Our drive, hugging the German border all the way to Switzerland was pretty uneventful. The beastie seemed none the worse for wear after her adventures and challenges of yesterday. Apart from a slight vibration coming through the steering wheel where her front wheel took a bashing yesterday (seems such a long time ago now), she was driving pretty well, so far proving to be an excellent new addition to our family.
KP took the first two hour shift, which gave me the joy and anticipation of watching the Alps ominously appear as we drove ever closer. The sun was starting to come up over the hills of Germany, illuminating the sky in beautiful vermillion streaks.
And they didn't notice the big, full gas canister we had concealed under a blanket at the bottom. As we pulled away, I let my breathe out with a great sigh and expressed my relief at getting away with smuggling our contraband into the country. KP just roared with laughter. When he finally composed himself enough to speak, he explained that we only needed to hide the canister from the border control at the Eurotunnel in the UK because of the obvious risk of explosion. Ah. Of course. How silly. Oops. And there was I worrying myself all the way across France in case we got arrested and thrown into a foreign jail. I don't think I'd make a very good smuggler.
I had the last laugh though. As we headed out onto the autostrade a familiar light flashed on the gantry above the road. Two minutes later we (or rather KP) set off another one. I laughed my socks off. Within 10 minutes of being in Switzerland he'd managed to set off two speed cameras. Classic. Now we really were fugitives from Interpol. To be fair, however, the speed differences between the two countries were pretty dramatic (65mmph on a motorway?!) and the Swiss are clearly very anal about such matters. KP tried to reassure me, but I was convinced we were being followed and it was only a matter of time before we heard the sirens wailing behind us.
That, as it turned out, would have been a welcome relief from the monotony of the drive. The Alps that had excited us so much the last time we drove over them proved to be a bit of a non-event. The route from Basel to Milan was very dull indeed. No terrifying switchbacks and pretty Swiss chalets. Just a grey, foggy motorway cut through the valley. We didn't even see that much of the mountains as most of the time our view was hidden by the endless tunnels we drove through. And there was hardly any snow. Switzerland in January without any snow? What exactly is happening to our climate?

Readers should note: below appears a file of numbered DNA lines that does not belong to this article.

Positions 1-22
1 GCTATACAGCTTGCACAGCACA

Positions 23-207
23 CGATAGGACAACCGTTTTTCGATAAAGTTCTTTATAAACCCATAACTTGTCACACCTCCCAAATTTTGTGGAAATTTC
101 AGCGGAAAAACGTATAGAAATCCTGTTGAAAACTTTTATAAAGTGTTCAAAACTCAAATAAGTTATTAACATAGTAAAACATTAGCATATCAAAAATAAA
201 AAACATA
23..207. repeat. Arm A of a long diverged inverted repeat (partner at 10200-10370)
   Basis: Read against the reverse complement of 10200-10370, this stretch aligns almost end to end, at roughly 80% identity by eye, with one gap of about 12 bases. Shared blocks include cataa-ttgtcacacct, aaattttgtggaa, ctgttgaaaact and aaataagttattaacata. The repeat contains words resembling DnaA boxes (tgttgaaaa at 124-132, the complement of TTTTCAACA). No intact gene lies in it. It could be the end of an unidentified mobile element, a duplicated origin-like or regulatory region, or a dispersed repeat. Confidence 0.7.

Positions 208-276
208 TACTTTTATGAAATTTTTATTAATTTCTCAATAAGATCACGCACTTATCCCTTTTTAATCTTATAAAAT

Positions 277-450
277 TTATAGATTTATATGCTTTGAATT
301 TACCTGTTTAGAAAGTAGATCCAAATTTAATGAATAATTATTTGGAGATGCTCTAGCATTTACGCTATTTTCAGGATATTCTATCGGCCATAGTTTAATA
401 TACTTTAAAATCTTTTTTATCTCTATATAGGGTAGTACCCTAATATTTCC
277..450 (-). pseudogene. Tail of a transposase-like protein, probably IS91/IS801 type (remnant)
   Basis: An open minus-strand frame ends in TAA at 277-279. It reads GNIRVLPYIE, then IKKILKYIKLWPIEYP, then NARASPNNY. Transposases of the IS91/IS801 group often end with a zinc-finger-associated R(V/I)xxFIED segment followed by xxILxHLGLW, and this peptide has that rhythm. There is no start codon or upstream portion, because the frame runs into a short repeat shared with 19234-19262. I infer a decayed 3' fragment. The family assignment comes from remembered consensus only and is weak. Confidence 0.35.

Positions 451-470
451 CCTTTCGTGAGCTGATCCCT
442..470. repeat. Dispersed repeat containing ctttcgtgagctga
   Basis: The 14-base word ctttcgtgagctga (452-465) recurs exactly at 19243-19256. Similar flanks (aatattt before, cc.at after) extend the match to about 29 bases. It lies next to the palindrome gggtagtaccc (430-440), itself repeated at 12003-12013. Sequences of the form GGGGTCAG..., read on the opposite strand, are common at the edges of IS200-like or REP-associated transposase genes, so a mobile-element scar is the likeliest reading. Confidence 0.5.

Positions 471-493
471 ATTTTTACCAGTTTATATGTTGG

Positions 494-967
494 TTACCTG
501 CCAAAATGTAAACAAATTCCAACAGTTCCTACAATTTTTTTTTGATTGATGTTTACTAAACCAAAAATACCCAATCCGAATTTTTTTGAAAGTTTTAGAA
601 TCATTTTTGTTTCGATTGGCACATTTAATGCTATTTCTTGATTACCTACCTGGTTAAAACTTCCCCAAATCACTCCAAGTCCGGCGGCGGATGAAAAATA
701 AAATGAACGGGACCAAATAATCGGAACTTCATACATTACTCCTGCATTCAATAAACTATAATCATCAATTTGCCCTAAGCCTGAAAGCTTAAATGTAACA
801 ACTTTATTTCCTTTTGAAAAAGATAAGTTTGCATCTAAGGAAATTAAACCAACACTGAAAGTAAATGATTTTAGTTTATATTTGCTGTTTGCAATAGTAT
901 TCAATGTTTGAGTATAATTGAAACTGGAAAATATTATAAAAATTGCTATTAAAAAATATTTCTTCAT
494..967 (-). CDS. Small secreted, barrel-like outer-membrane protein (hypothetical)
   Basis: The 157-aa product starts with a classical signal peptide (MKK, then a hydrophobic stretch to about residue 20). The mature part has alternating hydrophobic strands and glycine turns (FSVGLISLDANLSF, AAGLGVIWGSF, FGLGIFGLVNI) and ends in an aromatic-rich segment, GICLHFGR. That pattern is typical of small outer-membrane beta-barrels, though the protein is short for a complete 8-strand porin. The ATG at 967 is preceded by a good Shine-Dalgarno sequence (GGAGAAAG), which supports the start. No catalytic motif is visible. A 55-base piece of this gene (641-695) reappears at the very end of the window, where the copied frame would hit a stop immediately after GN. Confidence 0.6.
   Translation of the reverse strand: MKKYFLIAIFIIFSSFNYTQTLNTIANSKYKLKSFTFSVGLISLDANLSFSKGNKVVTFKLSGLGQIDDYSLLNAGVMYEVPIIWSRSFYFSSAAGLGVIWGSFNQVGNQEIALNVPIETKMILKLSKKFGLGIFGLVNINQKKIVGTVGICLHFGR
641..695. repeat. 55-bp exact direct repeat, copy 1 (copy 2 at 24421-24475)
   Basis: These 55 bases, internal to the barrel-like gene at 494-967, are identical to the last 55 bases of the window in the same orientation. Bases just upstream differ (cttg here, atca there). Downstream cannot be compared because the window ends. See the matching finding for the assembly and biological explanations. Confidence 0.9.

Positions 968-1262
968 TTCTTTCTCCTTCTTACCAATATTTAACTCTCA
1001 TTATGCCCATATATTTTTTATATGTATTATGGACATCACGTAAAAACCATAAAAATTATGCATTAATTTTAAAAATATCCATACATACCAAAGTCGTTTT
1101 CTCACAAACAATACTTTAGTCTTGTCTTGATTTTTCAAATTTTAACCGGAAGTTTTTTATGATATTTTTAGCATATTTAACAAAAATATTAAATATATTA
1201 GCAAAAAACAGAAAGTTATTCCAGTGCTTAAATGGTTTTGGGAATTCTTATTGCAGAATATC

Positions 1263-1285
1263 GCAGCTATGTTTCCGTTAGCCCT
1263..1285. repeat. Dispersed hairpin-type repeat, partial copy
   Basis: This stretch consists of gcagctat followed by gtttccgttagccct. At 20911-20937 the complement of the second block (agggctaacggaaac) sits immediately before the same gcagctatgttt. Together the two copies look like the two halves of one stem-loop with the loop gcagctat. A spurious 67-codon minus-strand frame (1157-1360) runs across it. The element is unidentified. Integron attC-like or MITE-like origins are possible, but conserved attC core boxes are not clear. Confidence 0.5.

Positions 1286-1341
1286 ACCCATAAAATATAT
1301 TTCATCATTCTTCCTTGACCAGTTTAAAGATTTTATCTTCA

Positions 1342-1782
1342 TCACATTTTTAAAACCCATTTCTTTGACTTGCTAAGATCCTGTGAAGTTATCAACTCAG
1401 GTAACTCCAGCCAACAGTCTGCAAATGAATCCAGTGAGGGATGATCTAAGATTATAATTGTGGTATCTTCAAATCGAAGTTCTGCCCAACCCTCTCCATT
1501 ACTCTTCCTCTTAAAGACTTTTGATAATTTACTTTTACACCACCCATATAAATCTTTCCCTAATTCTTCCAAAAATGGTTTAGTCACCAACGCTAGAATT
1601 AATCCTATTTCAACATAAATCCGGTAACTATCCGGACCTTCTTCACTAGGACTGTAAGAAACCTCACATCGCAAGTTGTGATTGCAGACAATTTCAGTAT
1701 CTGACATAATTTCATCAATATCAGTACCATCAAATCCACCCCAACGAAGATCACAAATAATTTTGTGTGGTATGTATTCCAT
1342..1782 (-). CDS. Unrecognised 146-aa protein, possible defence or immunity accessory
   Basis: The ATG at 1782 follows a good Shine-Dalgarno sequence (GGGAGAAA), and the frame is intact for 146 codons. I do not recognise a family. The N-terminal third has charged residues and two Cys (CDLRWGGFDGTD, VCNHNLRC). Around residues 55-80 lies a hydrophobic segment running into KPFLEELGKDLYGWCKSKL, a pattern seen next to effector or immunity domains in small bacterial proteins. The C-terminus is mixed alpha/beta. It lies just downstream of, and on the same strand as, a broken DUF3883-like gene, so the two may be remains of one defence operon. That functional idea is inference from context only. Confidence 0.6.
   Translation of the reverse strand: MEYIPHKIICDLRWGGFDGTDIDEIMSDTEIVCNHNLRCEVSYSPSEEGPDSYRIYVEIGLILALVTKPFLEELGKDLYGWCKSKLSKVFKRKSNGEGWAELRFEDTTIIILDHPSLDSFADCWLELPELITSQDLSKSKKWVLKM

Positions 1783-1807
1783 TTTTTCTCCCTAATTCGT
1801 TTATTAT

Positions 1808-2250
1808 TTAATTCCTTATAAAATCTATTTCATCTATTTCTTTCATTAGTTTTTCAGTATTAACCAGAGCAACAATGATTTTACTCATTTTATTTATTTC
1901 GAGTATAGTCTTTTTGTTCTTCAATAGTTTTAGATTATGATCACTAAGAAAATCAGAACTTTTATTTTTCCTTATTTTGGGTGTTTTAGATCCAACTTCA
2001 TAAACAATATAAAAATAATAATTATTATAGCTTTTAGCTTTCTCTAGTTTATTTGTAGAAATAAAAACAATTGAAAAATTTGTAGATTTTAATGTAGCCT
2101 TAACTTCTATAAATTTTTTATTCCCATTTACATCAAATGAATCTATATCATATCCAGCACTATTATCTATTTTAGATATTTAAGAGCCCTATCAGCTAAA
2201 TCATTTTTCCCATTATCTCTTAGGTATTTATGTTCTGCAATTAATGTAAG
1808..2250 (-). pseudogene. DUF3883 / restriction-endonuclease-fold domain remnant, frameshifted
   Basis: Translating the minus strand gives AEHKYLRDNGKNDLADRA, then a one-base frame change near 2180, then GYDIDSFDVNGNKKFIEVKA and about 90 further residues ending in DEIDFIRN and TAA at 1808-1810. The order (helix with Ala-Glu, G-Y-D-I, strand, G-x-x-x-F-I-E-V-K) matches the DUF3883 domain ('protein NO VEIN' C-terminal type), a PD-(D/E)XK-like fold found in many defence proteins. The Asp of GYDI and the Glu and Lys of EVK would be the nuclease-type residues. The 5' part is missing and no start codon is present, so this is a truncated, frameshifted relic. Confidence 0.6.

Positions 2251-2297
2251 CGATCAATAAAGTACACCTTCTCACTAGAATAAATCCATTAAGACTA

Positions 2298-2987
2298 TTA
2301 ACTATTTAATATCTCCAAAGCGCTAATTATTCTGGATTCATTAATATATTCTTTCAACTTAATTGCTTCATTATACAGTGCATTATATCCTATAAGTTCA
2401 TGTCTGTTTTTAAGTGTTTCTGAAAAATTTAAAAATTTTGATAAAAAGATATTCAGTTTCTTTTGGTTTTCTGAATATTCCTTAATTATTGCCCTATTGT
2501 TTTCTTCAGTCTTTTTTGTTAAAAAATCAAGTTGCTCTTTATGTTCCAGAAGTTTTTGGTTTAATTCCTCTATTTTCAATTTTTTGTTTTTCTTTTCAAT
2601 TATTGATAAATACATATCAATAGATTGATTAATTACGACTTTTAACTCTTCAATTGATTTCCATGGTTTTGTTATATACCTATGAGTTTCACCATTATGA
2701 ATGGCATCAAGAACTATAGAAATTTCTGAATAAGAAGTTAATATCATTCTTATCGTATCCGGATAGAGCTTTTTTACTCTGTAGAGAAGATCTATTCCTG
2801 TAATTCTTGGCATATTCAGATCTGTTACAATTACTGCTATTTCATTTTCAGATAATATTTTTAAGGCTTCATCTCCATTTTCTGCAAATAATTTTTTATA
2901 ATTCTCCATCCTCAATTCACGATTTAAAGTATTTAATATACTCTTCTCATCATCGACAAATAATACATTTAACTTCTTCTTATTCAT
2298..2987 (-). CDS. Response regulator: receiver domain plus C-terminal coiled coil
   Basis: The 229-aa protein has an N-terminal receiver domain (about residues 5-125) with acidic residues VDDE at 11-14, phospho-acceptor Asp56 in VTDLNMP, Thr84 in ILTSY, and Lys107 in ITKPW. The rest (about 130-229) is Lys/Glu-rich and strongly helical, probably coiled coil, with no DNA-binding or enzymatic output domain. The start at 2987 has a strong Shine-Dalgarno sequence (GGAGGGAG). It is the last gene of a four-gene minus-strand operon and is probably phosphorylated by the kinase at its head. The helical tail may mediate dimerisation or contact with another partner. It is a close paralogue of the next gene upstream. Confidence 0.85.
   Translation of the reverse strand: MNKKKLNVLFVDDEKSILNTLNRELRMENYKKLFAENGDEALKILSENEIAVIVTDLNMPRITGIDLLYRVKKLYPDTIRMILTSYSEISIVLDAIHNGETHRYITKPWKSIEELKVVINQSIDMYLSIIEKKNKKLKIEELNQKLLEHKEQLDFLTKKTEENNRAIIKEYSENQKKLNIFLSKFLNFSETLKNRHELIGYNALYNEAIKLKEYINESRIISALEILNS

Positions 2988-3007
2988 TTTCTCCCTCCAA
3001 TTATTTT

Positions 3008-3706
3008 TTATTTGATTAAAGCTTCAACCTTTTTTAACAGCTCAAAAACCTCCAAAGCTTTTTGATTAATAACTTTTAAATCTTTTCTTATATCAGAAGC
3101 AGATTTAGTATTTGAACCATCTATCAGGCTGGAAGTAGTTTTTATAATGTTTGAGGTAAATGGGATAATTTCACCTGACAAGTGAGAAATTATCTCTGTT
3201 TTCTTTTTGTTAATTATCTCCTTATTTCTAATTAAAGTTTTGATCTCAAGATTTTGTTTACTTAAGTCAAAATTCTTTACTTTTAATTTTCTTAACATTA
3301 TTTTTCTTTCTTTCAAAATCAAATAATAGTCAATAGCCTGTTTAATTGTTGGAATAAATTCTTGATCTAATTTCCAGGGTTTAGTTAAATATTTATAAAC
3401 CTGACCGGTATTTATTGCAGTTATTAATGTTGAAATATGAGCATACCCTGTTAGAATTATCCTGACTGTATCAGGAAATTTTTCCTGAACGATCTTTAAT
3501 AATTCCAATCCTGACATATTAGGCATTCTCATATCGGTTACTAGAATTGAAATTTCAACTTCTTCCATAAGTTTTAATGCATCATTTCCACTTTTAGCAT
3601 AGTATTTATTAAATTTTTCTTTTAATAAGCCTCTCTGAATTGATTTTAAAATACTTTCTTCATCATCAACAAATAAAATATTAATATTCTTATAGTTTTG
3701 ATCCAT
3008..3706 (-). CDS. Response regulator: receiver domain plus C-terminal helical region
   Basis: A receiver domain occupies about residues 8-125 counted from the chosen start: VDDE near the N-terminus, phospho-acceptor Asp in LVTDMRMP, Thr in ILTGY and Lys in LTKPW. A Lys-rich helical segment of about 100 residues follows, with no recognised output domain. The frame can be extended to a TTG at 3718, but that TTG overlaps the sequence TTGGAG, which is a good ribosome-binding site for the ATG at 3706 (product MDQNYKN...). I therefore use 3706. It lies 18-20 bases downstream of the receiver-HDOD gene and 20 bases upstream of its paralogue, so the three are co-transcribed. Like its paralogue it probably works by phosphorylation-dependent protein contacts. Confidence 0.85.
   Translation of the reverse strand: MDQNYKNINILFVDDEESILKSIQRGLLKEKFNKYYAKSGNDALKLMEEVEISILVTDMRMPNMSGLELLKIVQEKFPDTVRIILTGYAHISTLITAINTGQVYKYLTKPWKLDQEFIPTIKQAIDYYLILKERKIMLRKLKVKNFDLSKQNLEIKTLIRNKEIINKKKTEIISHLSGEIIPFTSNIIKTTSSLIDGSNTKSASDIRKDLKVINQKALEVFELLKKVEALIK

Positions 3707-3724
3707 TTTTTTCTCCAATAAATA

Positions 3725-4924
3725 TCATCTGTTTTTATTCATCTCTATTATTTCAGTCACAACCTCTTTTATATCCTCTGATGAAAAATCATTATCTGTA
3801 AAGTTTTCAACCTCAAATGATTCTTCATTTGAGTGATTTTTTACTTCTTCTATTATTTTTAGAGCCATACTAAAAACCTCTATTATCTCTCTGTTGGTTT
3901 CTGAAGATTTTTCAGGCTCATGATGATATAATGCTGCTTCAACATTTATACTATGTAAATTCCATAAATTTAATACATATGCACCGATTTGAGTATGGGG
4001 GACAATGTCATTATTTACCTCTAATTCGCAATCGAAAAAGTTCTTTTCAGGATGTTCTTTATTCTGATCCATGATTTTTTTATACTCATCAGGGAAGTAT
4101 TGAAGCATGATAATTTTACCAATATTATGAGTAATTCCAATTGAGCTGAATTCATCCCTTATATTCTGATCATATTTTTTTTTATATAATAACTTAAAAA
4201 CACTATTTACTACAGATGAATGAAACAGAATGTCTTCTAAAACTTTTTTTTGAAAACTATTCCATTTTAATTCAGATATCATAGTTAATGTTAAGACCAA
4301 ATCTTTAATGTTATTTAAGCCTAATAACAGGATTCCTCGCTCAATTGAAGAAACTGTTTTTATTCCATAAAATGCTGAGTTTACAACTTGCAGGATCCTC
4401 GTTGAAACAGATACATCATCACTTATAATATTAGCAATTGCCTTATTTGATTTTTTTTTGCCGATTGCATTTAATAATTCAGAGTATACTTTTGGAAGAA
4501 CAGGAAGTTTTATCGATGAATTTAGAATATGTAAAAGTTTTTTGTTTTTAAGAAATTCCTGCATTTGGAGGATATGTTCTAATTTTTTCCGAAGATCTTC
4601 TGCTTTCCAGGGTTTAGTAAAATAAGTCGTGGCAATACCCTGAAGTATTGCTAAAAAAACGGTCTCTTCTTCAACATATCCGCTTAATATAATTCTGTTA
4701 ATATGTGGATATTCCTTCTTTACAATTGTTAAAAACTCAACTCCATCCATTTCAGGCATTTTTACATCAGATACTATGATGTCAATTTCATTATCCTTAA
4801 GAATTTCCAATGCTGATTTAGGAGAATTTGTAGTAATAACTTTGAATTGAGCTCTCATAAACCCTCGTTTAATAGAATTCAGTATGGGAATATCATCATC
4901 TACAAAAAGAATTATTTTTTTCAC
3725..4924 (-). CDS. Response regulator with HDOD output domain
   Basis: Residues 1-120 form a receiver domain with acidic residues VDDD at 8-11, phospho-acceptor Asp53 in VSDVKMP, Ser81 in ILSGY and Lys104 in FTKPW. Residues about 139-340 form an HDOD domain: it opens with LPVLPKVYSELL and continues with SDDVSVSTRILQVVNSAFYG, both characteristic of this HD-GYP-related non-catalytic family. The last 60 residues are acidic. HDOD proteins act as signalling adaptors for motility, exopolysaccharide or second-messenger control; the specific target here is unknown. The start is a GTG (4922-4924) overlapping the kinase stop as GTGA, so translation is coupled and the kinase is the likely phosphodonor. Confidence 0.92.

And so we arrived in Italy, fugitives from the Swiss police driving cleanly through the border.
Sadly, the poor weather and dense fog didn't lift at all, so very little of Italy was seen as we trundled our way down the country. We decided to pull in on the east coast at a little seaside resort, Riccione, just outside Rimini.
What a great move this was! We searched around for ages trying to find a hotel that was open and eventually stumbled across a rather grand Great Western right on the sea front.
The town too was a great happy surprise. Absolutely packed with very style conscious Italians all wearing identical shiny black puffer jackets. And, once more, just like Strasbourg the night before, so many twinkly Christmas lights. As far as you could see there was boulevard after boulevard of elaborate lights, decorations, and beautifully displayed designer shops with Italians strutting their stuff everywhere you looked. There was even an ice rink on the beach! We picked a large bar heaving with people and just watched the scenes and the antics unfold. Great entertainment!
Once more, we had to sadly remind ourselves that this wasn't a holiday so we eventually moved on to a poorer part of town where we found a great little pizzeria. A couple of pizzas later, a bottle of wine and a few giggles about our adventures so far and we were wandering back to our stately hotel and much needed bed.
Not too far to go now.